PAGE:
Got an old lace tablecloth? Whip it into an adorable high-waisted skirt

Don’t know what to do with that outdated lace tablecloth? Upcycle it into your new favorite skirt. While a lace tablecloth may look dowdy in the dining room, it’s anything but when transformed into this classic, feminine wardrobe staple. The scalloped edge of the tablecloth makes for a fashionable and fuss-free hemline, while the lace fabric offers timeless style.
One of this skirt's most appealing features is how simple it is to make, even for someone new to sewing. Don’t worry if you don’t know how to gather fabric by hand, because the elastic waistband effortlessly gathers the skirt on its own. The tablecloth's decorative edge doesn't require a hem, and the lining's hem stays hidden, so it’s not a problem if you haven't mastered perfect hemlines yet. There are enough simple techniques and clever tricks that make this a beginner sewing project with professional-level results.
- Lace tablecloth
- Muslin (yardage is dependent on the skirt length)
- Sewing machine
- Serger (optional)
- White thread
- Elastic, 3/4 inches wide
- Rotary cutter
- Cutting mat
- Ruler
- Measuring tape
- Scissors
- Iron
- Ironing board
- Straight pins
- Safety pins, 2
DIY Everywhere
1. Cut the lace tablecloth to the desired skirt length. To do this, first measure from your waist to the desired length with a measuring tape. Add about 1 1/4 inches to the measurement to account for the elastic casing. Fold up the tablecloth, and place it on the cutting mat. Choose one of the longest decorative edges of the tablecloth for the bottom of your skirt, so keep that in mind before you fold and cut the fabric. Measure the desired length up from the decorative edge, then place a ruler on top of the fabric, and use it as a straight edge for the rotary cutter.
2. Cut the muslin or lining fabric to the same length as the lace fabric.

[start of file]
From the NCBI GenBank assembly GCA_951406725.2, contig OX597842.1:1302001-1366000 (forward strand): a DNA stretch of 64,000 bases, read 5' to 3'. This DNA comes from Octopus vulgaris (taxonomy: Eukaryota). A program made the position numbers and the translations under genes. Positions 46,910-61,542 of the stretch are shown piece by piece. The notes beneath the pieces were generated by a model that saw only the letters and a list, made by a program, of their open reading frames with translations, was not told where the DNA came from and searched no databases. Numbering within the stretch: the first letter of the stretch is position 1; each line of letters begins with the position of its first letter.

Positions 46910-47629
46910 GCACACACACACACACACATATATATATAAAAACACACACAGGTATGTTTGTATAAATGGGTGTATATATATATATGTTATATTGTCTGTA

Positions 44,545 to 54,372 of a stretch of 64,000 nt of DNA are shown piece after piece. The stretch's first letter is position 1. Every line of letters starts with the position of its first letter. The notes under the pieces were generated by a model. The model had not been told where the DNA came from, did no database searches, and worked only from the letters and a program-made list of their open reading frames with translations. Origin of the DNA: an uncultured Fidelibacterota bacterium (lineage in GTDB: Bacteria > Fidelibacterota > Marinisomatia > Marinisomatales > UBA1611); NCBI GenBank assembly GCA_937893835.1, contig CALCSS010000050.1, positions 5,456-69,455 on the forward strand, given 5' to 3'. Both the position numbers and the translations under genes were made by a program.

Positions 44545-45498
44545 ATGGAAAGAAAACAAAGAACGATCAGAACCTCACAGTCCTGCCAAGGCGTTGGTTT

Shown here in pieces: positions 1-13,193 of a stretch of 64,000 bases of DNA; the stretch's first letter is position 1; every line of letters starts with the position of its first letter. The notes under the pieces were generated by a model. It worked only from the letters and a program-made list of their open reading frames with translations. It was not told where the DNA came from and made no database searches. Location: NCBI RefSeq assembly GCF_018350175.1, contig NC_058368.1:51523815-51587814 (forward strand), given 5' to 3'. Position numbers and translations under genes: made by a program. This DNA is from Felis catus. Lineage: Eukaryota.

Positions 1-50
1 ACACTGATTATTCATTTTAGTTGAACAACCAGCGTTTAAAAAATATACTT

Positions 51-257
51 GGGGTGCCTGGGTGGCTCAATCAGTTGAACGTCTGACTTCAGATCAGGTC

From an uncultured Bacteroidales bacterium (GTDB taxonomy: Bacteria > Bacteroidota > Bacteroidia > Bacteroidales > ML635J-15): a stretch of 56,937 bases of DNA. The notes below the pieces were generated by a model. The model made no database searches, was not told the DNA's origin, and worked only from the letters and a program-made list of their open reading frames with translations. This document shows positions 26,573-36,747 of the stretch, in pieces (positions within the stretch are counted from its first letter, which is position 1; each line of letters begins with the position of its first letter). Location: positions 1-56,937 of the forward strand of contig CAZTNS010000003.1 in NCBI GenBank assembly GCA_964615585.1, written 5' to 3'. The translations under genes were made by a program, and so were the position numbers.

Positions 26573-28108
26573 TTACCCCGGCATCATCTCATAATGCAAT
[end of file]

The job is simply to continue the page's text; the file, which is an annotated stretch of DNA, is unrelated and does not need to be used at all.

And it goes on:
3. Trim any decorative edges off the sides of the lace fabric. Cut the remaining lace fabric in half. These pieces will be the front and back of your skirt. Cut the muslin so that you have two pieces of lining fabric that are the same width as the lace fabric. These pieces will be the front and back of your lining.
4. Lay the two lace pieces with the right sides together. Pin the pieces together, then sew the side seams, removing the pins as you sew. Serge or use a zigzag stitch along the seams. You should now have a very wide tube of fabric with a decorative edge, which will be the bottom of the skirt, and a straight, raw edge, which will become the waistband.
5. Repeat step 4 with the lining fabric. Once you have a tube of lining fabric, serge or use a zigzag stitch along the bottom edge.
6. With the tube of lining fabric still inside out, fold over the bottom edge 1/2 inch and pin down. Pin the entire hem, then sew. Iron the hem flat.
7. Flip the lace and lining fabric right side out. Slide the lining fabric inside the lace. Pin together the top edges of the two fabrics and sew together.
8. Turn the skirt inside out. Fold the top over 1 1/4 inches and pin down. Sew the waistband, leaving a small space, so you can feed the elastic through.
9. Take a piece of elastic and wrap it around your waist. Take a deep breath and relax, so that you don’t cut the elastic too short and make the skirt too tight. Cut the elastic to the desired length but with an extra inch to account for overlap.
10. Pin one end of the elastic to the skirt near the opening you made in step 8. Pin the other safety pin to the free end of the elastic. Feed this end of the elastic through the casing. Once it emerges from the other side of the opening, remove both safety pins and straight pin the ends together with about 1 inch of overlap. Sew the edges together by sewing a square where the elastic overlaps. This will give you enough reinforcement so that the elastic won't snap apart.
11. Adjust the elastic so it evenly gathers the skirt. Sew the space on the waistband closed. Your new skirt is ready to wear and enjoy!